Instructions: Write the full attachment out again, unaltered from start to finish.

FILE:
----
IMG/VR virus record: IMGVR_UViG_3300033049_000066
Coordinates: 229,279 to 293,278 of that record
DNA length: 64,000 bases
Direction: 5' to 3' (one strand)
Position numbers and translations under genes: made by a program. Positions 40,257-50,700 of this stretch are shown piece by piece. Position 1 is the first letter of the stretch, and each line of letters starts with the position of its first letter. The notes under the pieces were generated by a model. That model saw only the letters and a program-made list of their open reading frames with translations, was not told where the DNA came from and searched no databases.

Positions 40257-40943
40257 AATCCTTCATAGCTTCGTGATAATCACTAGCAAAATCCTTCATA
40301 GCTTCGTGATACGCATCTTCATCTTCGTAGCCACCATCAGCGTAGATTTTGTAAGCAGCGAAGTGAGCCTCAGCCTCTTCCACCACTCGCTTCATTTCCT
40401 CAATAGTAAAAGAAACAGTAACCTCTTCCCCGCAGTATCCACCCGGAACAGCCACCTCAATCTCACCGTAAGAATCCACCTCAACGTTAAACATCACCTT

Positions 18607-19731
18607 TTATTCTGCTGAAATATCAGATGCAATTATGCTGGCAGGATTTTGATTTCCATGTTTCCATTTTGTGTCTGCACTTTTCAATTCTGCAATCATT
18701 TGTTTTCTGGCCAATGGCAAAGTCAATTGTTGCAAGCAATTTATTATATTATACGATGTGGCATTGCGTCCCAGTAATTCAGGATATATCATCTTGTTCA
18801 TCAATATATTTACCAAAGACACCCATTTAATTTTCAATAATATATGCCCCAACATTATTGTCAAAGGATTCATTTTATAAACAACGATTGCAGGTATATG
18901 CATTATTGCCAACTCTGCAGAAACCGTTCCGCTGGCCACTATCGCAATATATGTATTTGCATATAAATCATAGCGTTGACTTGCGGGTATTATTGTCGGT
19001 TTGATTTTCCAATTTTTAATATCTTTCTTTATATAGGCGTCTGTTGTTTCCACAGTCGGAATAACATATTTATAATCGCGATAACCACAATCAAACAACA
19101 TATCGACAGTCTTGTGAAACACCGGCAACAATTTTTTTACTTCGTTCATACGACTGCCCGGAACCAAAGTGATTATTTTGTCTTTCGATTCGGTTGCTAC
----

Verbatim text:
IMG/VR virus record: IMGVR_UViG_3300033049_000066
Coordinates: 229,279 to 293,278 of that record
DNA length: 64,000 bases
Direction: 5' to 3' (one strand)
Position numbers and translations under genes: made by a program. Positions 40,257-50,700 of this stretch are shown piece by piece. Position 1 is the first letter of the stretch, and each line of letters starts with the position of its first letter. The notes under the pieces were generated by a model. That model saw only the letters and a program-made list of their open reading frames with translations, was not told where the DNA came from and searched no databases.

Positions 40257-40943
40257 AATCCTTCATAGCTTCGTGATAATCACTAGCAAAATCCTTCATA
40301 GCTTCGTGATACGCATCTTCATCTTCGTAGCCACCATCAGCGTAGATTTTGTAAGCAGCGAAGTGAGCCTCAGCCTCTTCCACCACTCGCTTCATTTCCT
40401 CAATAGTAAAAGAAACAGTAACCTCTTCCCCGCAGTATCCACCCGGAACAGCCACCTCAATCTCACCGTAAGAATCCACCTCAACGTTAAACATCACCTT

Positions 18607-19731
18607 TTATTCTGCTGAAATATCAGATGCAATTATGCTGGCAGGATTTTGATTTCCATGTTTCCATTTTGTGTCTGCACTTTTCAATTCTGCAATCATT
18701 TGTTTTCTGGCCAATGGCAAAGTCAATTGTTGCAAGCAATTTATTATATTATACGATGTGGCATTGCGTCCCAGTAATTCAGGATATATCATCTTGTTCA
18801 TCAATATATTTACCAAAGACACCCATTTAATTTTCAATAATATATGCCCCAACATTATTGTCAAAGGATTCATTTTATAAACAACGATTGCAGGTATATG
18901 CATTATTGCCAACTCTGCAGAAACCGTTCCGCTGGCCACTATCGCAATATATGTATTTGCATATAAATCATAGCGTTGACTTGCGGGTATTATTGTCGGT
19001 TTGATTTTCCAATTTTTAATATCTTTCTTTATATAGGCGTCTGTTGTTTCCACAGTCGGAATAACATATTTATAATCGCGATAACCACAATCAAACAACA
19101 TATCGACAGTCTTGTGAAACACCGGCAACAATTTTTTTACTTCGTTCATACGACTGCCCGGAACCAAAGTGATTATTTTGTCTTTCGATTCGGTTGCTAC